From that day forward I would eagerly await the weekly trip to Tarjaay (a pronunciation I believed to be a secret language of my mothers and I; you can imagine how crushed I was to find out the commonness of this mock French accent.) Entering the red automatic doors at the front of the store was like a gun going off to start a race. I’d walk as quickly as possible (running didn’t seem polite) to the action figure aisle and rest my eyes on the shelves stocked with “Star Wars” memorabilia. In under a minute I could search through each pile and discover which characters would be new and welcome additions to my collection. I don’t think my mother realized what a simple birthday shopping spree would do to her son; I had discovered how to escape into a galaxy far, far, away.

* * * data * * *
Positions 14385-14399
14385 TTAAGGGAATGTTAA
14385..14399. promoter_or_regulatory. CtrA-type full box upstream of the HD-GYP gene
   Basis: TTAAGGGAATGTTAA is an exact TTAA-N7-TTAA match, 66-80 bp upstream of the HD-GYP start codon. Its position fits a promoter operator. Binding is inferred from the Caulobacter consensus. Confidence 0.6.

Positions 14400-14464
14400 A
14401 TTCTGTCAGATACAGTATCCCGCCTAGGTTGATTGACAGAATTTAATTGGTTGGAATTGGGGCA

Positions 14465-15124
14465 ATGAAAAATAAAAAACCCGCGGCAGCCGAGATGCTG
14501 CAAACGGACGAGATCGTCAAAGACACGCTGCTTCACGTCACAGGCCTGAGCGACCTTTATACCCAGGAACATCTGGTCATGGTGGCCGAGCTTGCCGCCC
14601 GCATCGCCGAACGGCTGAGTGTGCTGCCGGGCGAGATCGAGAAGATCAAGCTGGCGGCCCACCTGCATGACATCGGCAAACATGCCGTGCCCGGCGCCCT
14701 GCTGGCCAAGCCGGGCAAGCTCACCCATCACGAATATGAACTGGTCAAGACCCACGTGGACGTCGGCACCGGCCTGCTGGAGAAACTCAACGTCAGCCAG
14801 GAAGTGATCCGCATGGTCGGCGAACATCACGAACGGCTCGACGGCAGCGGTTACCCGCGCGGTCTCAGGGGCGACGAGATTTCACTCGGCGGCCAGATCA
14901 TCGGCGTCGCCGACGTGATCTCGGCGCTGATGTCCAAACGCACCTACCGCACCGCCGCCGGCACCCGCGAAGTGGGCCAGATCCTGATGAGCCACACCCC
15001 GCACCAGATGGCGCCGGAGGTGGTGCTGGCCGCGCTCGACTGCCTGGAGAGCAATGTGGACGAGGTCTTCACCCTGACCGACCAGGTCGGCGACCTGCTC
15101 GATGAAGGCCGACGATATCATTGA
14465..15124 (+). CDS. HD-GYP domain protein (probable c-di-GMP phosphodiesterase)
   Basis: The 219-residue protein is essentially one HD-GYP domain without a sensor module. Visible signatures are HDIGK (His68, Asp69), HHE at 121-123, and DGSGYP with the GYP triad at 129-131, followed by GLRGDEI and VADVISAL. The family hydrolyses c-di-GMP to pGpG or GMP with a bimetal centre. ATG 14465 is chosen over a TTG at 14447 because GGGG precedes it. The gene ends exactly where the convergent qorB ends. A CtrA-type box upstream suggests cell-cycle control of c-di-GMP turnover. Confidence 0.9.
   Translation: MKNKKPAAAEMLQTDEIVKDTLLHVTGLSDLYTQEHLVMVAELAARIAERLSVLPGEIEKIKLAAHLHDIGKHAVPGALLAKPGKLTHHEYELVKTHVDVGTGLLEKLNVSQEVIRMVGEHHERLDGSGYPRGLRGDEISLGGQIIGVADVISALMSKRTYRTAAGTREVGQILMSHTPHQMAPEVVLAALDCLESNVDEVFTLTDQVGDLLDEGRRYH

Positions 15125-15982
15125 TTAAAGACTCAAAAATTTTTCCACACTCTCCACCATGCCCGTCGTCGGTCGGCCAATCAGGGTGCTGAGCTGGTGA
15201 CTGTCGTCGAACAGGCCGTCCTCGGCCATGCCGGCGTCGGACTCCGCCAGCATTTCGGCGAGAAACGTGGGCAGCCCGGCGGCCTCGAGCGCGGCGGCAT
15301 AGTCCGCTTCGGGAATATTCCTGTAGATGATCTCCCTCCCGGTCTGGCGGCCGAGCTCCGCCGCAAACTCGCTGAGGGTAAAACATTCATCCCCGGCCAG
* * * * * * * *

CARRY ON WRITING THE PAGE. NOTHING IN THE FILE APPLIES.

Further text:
Apparently, I wasn’t the only one. When George Lucas created the movies in 1977 he was smart enough to secure the rights to all of the merchandising tie-ins. “Before Luke, Leia, Han and the short furry zen-meister took to the big screen, toys tied to movies were few and far between.” A world without movie-tie-in products was a completely unfathomable idea to me when I was eight. All of the toys I owned were in the likenesses of the characters I saw on screen. It’s no surprise, seeing that Lucas’ idea has earned him over “8 billion in global sales in 100 different countries” that others quickly followed suit.
What my mother, and Lucas, could never have predicted was how much this new escape brought out the OCD side of me. After I’d frantically plowed through the toy aisle, I would realize that other boys my age had done exactly the same, leaving the aisle looking like a tornado had stormed through it. Rather than take my prizes and run like everyone else, I spent time organizing and cleaning up the aisles while my mother browsed duvet covers and blenders.